The Sound of Silence

car-1882691_1920

This post was written by our overseas contributor, Paul. He’s from the U.K. so I’ve provided some interpretations for those of us in the U.S. Just having a go at you, Paul.

  • Indicators = Turn Signal
  • Windscreen = Windshield

The Sound of Silence

When you use a car all day every day you begin to recognize its individual sounds. The sound of the ignition starting up, the sound of the windscreen wipers, the sound of the indicators. When you hear a noise you don’t recognize you instantly get the feeling something is wrong. But stepping back a bit, why do cars make any noise at all?

We assume cars make a noise for the same reason jet airplanes make a noise–big engines are noisy. It’s all do with their mechanical nature. Despite the fact that many components in a car have become computerized, it is still really a mechanical object.

Internal combustion engines suck a fuel-air mixture into two or more chambers, and POW, there’s a series of explosion. Tiny explosions, sure, but it’s going to make a noise. That sound would actually be quite a bit louder except for the exhaust system which channels the exhaust and sound back along the bottom of your vehicle to dissipate it before dispersing it out to the world. Along the way, it goes through a muffler designed specifically to reduce the sound. (Except, of course, for the jerks that live behind my house, who’ve never heard of a muffler.)

But some noises are harder to place than others, the sound of rubber tires on the road is something we all recognize, but why do objects like the windscreen wipers and the indicators make the noise that they do?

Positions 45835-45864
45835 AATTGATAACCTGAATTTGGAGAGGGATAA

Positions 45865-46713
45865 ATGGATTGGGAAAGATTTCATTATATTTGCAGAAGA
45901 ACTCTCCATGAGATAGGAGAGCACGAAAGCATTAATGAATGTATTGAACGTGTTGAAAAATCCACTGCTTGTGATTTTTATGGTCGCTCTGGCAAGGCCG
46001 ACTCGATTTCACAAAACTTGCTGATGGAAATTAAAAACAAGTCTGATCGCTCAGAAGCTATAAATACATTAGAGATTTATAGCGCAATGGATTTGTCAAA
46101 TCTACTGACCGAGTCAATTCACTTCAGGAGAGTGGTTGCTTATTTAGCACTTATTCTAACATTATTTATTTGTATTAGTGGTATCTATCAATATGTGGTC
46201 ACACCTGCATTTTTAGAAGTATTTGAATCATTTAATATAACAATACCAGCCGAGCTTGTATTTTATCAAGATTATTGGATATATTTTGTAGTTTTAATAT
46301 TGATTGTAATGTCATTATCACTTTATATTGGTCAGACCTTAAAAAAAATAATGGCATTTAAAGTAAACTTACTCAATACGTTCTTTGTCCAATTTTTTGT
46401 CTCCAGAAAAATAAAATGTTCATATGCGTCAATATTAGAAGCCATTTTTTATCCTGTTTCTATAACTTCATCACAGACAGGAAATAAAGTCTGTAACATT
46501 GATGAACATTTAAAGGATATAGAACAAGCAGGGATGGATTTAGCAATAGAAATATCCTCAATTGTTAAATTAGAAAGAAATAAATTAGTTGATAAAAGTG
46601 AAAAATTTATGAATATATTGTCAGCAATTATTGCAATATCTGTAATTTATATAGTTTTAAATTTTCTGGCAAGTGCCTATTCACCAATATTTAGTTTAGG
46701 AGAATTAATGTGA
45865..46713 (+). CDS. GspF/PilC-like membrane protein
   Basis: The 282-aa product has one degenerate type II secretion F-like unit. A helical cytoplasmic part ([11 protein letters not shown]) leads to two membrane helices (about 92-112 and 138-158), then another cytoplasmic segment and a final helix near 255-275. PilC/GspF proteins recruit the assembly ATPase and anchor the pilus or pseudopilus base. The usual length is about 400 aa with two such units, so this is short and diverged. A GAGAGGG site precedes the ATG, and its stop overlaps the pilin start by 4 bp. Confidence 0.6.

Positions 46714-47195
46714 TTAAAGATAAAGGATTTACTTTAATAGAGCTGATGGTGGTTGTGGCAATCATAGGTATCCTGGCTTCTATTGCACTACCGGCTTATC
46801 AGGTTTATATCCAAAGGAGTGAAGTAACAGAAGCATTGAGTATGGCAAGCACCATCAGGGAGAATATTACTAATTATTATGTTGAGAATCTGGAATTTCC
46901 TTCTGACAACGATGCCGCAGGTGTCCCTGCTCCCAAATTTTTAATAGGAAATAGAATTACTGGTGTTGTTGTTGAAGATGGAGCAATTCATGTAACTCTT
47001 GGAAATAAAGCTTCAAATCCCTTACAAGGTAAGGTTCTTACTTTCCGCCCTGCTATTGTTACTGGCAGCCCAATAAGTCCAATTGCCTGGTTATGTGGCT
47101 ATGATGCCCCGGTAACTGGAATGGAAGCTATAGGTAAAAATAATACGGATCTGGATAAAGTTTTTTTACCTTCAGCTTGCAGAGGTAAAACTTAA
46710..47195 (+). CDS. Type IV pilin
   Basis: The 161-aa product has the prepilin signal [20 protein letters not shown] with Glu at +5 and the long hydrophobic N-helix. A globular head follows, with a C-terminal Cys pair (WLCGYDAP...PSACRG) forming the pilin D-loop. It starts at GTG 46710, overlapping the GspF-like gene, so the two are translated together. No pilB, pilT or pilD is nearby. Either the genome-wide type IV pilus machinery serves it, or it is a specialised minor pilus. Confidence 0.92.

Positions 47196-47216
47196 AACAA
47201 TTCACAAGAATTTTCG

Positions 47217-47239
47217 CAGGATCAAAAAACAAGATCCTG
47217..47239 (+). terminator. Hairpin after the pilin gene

Although they are performing mechanical functions, the circuitry performing these actions helps create a noise. In the case of the indicators, what we hear as a click is a circuit whose function is to cause the indicators to flash. This might not make much sense, as we encounter lights all day long which don’t make a noise, apart from some humming, but because the indicator is needed to flash, there needs to be a certain type of circuit here.

Why does a faster car make more noise? Well, when a car is accelerating its exhaust has to work harder. It’s quite complicated what is going on, but in layman’s terms, it is a mixture of axles, pistons, and transmissions which need to work harder in order to increase the speed. More work means more energy, which we hear as sound. This is also why the engine is more vocal when you start the car up, especially on cold days.

We tend to be more suspicious of the less mechanical noises, the thumps and the twangs, such as may happen when the tires rub against metal or something in the trunk hits the side of the car. It might be part of our survival instinct; no one wants to drive a vehicle which is a death trap. If there’s a problem it should be fixed. It doesn’t mean that everybody takes notices of these sounds, but many drivers feel it is part of maintaining a car properly.

One fun fact, new cars often come with long mileage tires which have very hard rubber. So they will make a lot more sound inside your car than the ones you put on later.

So what about a silent engine? Well, that can only be achieved by an electric car but they provide their own problems. Pedestrians are used to cars making a noise, so when they don’t hear a car they feel that no car is there. It makes sense, therefore, to add sound to the noise of the electric car. The only problem is that a selling point of an electric car was its smooth movement, its lack of noise. So you remove this if you add a different noise when the car is in motion.

For good or bad it seems that cars will be noisy for quite a time yet.

Leave a Reply